May 2015

Europe Versus Gazprom

By Nina L. Khrushcheva

For years, Russian President Vladimir Putin has wielded Europe’s dependence on his country’s natural gas as a foreign-policy weapon, without fear of the European Union calling his bluff – until now. With the EU launching an antitrust case against the state-controlled gas conglomerate Gazprom, Europe has sent a clear signal that Putin’s brutishness is no longer as intimidating as it once was.

Merkel’s Visit: in Different Languages


By Svetlana Samoylova

On May 10th President of Russia Vladimir Putin held talks with German Chancellor Angela Merkel. German Chancellor as well as other European leaders refused to attend the parade held in Red Square, but considered important to maintain political contacts with Russia. Except for that Germany, being the aggressor country during the World War II, had to pass its compassion to the people of Russia.

Why Russia Will Send More Troops to Central Asia

Russia is making a concerted effort to increase its military and security presence throughout Central Asia, just not for the reasons it would have you think. Though the Kremlin is concerned with the threat of spillover violence from Islamist militancy in Afghanistan — its purported motive for deploying more troops — it is far more alarmed by what it sees as Chinese and Western encroachment into lands over which it has long held sway. It is this concern that will shape Moscow's behavior in Central Asia in the years to come.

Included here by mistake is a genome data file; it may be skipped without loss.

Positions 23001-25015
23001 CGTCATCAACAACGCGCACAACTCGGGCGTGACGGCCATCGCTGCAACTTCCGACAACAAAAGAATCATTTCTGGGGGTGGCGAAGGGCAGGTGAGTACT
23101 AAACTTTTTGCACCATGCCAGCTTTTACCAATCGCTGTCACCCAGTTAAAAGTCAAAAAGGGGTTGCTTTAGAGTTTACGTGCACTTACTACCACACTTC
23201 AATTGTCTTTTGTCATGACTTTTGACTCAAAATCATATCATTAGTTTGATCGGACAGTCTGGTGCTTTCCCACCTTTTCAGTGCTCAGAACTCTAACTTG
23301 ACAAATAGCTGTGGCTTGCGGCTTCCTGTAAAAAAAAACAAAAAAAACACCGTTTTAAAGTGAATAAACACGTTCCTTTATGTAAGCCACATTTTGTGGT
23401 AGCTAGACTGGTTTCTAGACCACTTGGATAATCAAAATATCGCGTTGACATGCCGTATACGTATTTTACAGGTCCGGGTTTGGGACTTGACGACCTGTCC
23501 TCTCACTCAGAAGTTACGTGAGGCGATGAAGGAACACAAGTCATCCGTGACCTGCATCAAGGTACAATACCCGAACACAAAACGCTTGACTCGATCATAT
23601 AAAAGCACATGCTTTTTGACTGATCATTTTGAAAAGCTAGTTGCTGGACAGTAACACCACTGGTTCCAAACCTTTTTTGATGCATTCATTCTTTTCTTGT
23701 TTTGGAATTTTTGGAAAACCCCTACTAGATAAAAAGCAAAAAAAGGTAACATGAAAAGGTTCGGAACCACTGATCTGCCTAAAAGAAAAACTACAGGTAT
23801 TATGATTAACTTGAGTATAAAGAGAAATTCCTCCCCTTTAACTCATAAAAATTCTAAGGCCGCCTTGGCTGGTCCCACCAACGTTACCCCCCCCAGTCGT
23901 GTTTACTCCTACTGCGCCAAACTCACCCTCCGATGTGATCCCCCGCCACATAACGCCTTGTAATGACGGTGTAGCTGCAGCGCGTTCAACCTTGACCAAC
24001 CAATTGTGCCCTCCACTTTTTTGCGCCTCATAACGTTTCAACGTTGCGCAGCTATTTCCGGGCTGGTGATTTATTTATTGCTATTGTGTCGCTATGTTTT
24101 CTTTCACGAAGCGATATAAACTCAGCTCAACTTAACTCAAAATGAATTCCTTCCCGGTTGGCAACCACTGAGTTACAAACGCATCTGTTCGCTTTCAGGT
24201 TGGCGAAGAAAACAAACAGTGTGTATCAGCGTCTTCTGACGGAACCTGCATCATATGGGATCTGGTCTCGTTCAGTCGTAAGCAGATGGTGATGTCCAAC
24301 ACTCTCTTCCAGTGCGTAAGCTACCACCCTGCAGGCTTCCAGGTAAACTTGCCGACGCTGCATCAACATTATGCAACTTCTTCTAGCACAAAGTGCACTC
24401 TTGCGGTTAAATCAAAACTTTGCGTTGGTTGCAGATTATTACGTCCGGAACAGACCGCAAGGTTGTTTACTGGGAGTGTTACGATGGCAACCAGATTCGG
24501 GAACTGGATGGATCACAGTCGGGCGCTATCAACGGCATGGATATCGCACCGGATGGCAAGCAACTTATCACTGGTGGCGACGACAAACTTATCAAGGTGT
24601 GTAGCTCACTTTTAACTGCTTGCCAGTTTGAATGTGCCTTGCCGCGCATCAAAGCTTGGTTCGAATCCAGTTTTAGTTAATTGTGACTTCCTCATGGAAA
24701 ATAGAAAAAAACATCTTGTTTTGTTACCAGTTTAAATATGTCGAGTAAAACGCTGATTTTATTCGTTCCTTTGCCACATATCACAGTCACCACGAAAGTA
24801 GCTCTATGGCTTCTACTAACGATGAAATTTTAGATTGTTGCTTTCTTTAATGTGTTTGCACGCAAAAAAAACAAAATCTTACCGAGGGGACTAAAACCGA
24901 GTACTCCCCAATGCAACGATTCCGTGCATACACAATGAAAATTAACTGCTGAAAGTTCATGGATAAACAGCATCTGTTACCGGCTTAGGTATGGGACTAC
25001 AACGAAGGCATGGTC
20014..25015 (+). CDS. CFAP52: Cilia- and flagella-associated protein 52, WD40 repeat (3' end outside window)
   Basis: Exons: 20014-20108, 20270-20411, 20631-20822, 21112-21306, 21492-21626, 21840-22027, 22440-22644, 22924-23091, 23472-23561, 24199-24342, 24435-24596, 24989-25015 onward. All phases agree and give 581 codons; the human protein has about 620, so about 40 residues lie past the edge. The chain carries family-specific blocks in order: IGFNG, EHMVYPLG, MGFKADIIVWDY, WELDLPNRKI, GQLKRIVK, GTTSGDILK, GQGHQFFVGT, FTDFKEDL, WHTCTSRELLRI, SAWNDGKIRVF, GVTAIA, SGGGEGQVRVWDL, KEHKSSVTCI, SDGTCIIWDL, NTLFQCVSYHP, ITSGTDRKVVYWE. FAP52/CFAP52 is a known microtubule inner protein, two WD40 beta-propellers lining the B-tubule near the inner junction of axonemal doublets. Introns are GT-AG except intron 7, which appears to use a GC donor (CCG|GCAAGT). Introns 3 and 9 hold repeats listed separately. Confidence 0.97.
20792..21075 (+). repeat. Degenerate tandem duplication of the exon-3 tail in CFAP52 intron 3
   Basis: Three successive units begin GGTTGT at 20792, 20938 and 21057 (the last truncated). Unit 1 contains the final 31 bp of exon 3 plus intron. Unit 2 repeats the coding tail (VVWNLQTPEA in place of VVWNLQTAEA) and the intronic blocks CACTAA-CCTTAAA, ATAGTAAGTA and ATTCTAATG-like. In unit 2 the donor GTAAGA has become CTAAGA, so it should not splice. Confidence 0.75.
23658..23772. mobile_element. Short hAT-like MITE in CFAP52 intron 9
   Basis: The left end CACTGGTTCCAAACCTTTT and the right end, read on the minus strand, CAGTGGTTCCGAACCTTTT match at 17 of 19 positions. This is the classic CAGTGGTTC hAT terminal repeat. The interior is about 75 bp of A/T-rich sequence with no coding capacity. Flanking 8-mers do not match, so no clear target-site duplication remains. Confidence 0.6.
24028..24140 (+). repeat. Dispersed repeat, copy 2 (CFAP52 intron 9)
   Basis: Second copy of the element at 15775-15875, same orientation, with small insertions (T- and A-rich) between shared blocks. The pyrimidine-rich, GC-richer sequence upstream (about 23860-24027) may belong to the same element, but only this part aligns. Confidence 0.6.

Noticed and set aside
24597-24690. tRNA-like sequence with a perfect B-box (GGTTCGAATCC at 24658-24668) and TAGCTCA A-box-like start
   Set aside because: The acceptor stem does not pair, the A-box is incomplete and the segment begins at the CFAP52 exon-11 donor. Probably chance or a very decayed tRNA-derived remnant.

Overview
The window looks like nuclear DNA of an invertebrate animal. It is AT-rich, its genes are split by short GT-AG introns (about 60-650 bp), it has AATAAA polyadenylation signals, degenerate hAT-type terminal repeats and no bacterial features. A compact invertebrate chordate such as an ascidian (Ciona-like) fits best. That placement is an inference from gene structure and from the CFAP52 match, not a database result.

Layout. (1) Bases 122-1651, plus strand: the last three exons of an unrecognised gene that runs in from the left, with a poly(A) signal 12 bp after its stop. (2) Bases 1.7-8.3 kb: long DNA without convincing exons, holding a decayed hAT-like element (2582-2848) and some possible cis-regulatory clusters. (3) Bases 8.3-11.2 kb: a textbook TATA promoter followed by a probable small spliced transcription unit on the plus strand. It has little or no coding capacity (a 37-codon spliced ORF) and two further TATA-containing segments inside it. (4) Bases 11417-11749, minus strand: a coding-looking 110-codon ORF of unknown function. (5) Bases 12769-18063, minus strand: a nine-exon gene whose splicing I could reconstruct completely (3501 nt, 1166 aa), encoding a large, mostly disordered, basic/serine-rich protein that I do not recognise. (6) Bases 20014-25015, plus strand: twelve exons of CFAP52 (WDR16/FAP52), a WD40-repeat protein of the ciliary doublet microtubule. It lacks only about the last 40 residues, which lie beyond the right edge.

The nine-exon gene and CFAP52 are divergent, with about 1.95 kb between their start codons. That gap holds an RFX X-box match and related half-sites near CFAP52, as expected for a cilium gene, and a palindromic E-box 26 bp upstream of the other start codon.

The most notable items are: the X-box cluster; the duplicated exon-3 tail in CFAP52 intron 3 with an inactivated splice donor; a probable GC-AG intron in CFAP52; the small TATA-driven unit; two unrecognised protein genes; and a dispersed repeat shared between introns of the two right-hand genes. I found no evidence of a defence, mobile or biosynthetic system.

Quo vadis European Neighbourhood Policy?

By Viljar Veebel

The Vilnius Summit, dedicated to the Eastern Partnership, that took place in December 2013 would have given reason to celebrate 10th anniversary of the European Neighbourhood Policy accompanied by the presentation of achievements, such as the EU-Ukraine Association Agreement, as well as by the introduction of optimistic plans for the future. The fiasco that happened in Vilnius and subsequent events in Ukraine were nevertheless merely (and hopefully) the symbolic final chord of the events of past five years that exemplified once again the malfunction of the existing principles of the European Neighbourhood Policy in practice both in Southern and Eastern Dimension and signalled the need for an immediate change.

David Cameron’s Europe

By Carl Bildt

The next 18-24 months are likely to decide the shape of Europe for decades to come, and the United Kingdom has now started the clock on that process. Reelected with a resounding – and entirely unexpected – majority in the House of Commons, Prime Minister David Cameron must now use his increased mandate to set out an EU reform package that is attractive to all member states.